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Monday, 18 November 2013

In defence of charlatans

There was an interesting story on the news the other day about Sylvia Mitchell, an American clairvoyant who was sentenced to fifteen years in jail for conning customers out of thousands of dollars. One woman re-mortgaged her house after Mitchell told her that, in order to “break her attachment to money” (which had been developed in a previous life as an Egyptian princess) she should hand over $27,000. Most of the clients had forked out money for the psychic to rid their lives of ‘negative energy’, but Mitchell’s defence team argued that she had not conned them, but had merely charged money for a service that they had agreed to buy.

I am not exactly a believer when it comes to the power of so-called clairvoyants, but I do think Mitchell’s defence team had a point. Let’s leave to one side the question of whether or not the statute book should protect someone stupid enough to believe that she should hand over a bucketload of cash to atone for having been an Egyptian princess in a previous life. Critics argue that psychics prey upon the gullible and vulnerable, but –beyond the purchase of food and shelter- every commercial transaction we undertake exploits our desire for happiness and, in that sense, all consumers are willing victims. Many folk who employ the services of psychics will perceive themselves to have benefited from their consultations, so whose perception is more important here: the people who don't believe or the people who -for whatever reason- choose to suspend disbelief as part of their contract with a clairvoyant?

If a music-loving, middle-aged bloke like myself buys a 're-mastered' box set of albums by an artist I love when I already have everything that artist has ever released, am I being preyed upon for my gullibility? And, even if I concede that I am somehow being exploited, what if I choose to do it anyway because, on some level, it makes me feel better to own that box set? The record company and the psychic are both selling stuff that, strictly speaking, their clients don’t really need. It can be argued that my arrangement with the record company is no different from the arrangement between a clairvoyant and a lonely old woman who hopes that she might make contact with her deceased husband. In both cases, the consumer believes that their emotional or intellectual well-being will be improved by the exchange.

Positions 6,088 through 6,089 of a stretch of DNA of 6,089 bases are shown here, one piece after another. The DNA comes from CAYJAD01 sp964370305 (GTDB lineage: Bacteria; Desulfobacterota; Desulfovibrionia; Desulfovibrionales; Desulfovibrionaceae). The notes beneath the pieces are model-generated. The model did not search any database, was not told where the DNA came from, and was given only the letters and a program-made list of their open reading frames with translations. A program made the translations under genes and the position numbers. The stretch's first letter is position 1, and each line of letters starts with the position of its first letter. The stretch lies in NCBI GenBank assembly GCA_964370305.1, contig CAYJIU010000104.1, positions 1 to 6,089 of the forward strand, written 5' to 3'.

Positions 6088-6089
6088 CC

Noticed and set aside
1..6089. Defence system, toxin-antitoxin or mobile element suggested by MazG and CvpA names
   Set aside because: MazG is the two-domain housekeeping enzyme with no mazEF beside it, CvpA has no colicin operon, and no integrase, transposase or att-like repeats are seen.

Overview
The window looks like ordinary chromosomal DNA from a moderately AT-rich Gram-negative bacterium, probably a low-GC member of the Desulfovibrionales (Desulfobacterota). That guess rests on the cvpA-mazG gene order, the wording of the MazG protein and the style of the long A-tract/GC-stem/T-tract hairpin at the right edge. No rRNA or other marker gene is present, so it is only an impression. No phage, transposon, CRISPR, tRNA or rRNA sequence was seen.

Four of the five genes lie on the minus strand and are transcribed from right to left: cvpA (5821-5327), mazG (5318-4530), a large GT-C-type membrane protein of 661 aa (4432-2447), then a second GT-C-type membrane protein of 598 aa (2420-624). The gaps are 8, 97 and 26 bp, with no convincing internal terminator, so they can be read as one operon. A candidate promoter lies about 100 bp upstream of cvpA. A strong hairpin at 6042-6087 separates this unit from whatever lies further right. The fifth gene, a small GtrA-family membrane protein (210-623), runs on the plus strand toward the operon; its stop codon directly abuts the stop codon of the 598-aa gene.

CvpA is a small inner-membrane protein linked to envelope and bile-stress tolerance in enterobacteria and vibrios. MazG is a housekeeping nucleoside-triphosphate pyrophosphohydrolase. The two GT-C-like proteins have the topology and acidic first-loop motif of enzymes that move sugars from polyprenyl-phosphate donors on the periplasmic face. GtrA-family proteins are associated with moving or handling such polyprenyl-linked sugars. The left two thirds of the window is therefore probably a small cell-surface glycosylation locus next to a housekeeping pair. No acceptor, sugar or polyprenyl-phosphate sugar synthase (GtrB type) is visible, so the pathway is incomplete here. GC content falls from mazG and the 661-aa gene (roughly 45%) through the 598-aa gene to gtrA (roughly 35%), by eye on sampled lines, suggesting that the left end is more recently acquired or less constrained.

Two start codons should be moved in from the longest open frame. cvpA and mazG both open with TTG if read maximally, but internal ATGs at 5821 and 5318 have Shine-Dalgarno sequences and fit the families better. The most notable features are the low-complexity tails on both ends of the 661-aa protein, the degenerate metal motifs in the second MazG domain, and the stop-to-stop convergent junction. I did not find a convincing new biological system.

I’m worried that the Mitchell case might set a precedent; if we accept that ‘exploitative’ clairvoyants should be prosecuted for their practices, who will the law go after next? How about shrinks, counsellors, chiropractors and all holistic practitioners? What if I worked in a beauty salon and persuaded an ugly woman to pay for an expensive makeover, then told her that she looked sensational once it was done? If some bad-mannered person later pointed out that she was still ugly, could I be prosecuted for fraud?

I suspect that most clairvoyants are charlatans, but we should defend their right to practice their charlatanry, because interventionist approaches are invariably based on subjective judgements and are usually illiberal and authoritarian. When we grant the state the power to outlaw ‘harmful’ stuff on behalf of those perceived to be unenlightened or likely to be exploited, it not only makes huge assumptions about those people, it leads inexorably to more things being deemed ‘harmful’ and more things being banned. Look around and you’ll see plenty of examples of how this process works.

If someone uses a psychic to 'communicate' with a dead relative and that 'communication' gives them solace, who are we to deny them that? Isn’t it better to live in a society that allows folk to get at least some comfort from mumbo-jumbo than a society in which the authorities decide, on our behalf, whether or not something is ‘good’ for us?